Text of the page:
Cadwalladr has gone some way to doing that. With the help of whistleblower Christopher Wylie, she was able to expose a small part of the tower’s mechanism, how the various platforms, stairs, landings, and corridors, link.
There are still questions to be answered. Where do the corridors lead, who is behind the various doors of the labyrinthine maze? I have theories, I’m sure Cadwalladr does too.
I just hope she keeps looking, because we all need her answers.
Once she does have more answers, we have to decide what we do with her revelations, because they will be revelations. Keep in mind that the structure we’re all part of is designed to have us stare like Narcissus at our own reflection. Do we have the will to see past our own image, to the structure of the tower, and what’s hidden within?
This will take great effort and the will to see it all? I think we must.
Julia Carrie Wong in The Guardian reports “Facebook employees were aware of concerns about improper data-gathering practices” by Cambridge Analytica months before the Guardian first reported, in December 2015″.
The plot thickens like dehydrated honey on the chin of beetle.
Brian Feldman in Intelligencer reports plains laid out my Mark Zuckerberg for a “social network that wasn’t aggressively tracking everything its users did”.
I agree with the basic tenet of Fieldman’s piece. A “private” Facebook doesn’t address the bad features Facebook already has.
For me the notion of a “private” Facebook is a distraction. It’s the same strategy employed by old media for decades. Faux outrage is routinely spewed by populist newspapers trying to distract us away from the real issues. They function like a pickpocket pulling our attention, getting us to look at this shiny thing over here, while they steal the Apple Watch from our wrist. But distractions are just that, a distraction. Sooner or later we’re going to realise, our watch is gone.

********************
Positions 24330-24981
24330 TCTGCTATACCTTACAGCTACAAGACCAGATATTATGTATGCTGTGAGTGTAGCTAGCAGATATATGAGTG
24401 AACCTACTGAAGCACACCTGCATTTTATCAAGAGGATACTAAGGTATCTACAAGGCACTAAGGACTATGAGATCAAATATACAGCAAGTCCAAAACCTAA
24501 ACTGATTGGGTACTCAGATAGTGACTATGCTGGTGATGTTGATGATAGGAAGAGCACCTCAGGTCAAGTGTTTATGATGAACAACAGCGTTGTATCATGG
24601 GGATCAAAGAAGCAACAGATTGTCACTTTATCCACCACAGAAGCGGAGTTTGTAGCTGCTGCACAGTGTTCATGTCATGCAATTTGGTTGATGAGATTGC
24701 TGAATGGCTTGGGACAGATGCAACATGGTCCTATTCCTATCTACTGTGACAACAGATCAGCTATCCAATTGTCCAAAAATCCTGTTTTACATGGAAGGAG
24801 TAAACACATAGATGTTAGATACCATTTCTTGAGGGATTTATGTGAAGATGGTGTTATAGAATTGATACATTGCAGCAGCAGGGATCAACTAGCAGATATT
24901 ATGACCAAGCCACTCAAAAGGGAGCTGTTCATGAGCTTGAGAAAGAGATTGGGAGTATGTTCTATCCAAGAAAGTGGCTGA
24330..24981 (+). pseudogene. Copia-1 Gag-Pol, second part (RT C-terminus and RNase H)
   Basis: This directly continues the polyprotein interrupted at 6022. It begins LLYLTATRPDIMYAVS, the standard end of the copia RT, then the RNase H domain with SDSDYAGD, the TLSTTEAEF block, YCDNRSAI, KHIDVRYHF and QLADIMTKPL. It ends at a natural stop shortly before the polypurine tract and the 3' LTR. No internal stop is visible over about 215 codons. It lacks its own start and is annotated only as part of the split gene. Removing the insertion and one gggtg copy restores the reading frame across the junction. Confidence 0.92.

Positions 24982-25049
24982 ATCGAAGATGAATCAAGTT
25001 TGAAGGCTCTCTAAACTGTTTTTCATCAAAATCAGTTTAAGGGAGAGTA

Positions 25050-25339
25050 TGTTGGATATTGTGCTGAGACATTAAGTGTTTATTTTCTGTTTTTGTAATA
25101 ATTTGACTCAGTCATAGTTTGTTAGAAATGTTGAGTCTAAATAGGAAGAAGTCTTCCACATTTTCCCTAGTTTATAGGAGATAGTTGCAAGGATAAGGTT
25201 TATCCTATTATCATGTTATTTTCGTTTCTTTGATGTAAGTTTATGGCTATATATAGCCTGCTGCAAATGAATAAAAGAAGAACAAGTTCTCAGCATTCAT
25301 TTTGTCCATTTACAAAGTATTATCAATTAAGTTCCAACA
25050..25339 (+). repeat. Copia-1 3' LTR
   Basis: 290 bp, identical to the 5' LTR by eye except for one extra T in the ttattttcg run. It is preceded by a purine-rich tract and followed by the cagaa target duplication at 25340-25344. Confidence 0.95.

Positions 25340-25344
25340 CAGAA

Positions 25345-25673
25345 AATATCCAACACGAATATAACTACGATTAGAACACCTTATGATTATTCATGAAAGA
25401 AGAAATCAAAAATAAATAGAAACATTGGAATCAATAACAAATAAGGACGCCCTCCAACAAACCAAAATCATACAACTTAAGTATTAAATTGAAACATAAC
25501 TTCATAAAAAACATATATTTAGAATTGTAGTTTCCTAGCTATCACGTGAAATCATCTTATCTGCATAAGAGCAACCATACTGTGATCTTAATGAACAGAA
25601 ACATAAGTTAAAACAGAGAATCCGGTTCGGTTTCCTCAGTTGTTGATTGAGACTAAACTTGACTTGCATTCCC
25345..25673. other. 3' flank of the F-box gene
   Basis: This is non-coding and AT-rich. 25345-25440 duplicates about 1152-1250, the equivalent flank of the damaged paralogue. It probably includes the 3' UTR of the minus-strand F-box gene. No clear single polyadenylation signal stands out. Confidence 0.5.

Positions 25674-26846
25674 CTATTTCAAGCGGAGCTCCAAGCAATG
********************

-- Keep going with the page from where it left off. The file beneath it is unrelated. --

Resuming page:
The question then becomes, do we care?
So many of us seem wilfully ignorant of the manipulations we are subject to. Perhaps we accept these manipulations because the “truth” is too painful to accept. We all like to believe we have agency. Accepting that we are being manipulated removes that agency. It’s easier to accept that a “private” Facebook will give us back what they took, what we wilfully gave them, than accept we have no power in this dynamic.
I don’t think a “private” Facebook will change anything. Ephemerality doesn’t remove the ethos at the core of Facebook, an ethos that believes because they own the platform they own what we share.
It is easier to accept a shiny promise of a private network than accept, Facebook owns us, and we are but serfs to Lord Zuckerberg’s want.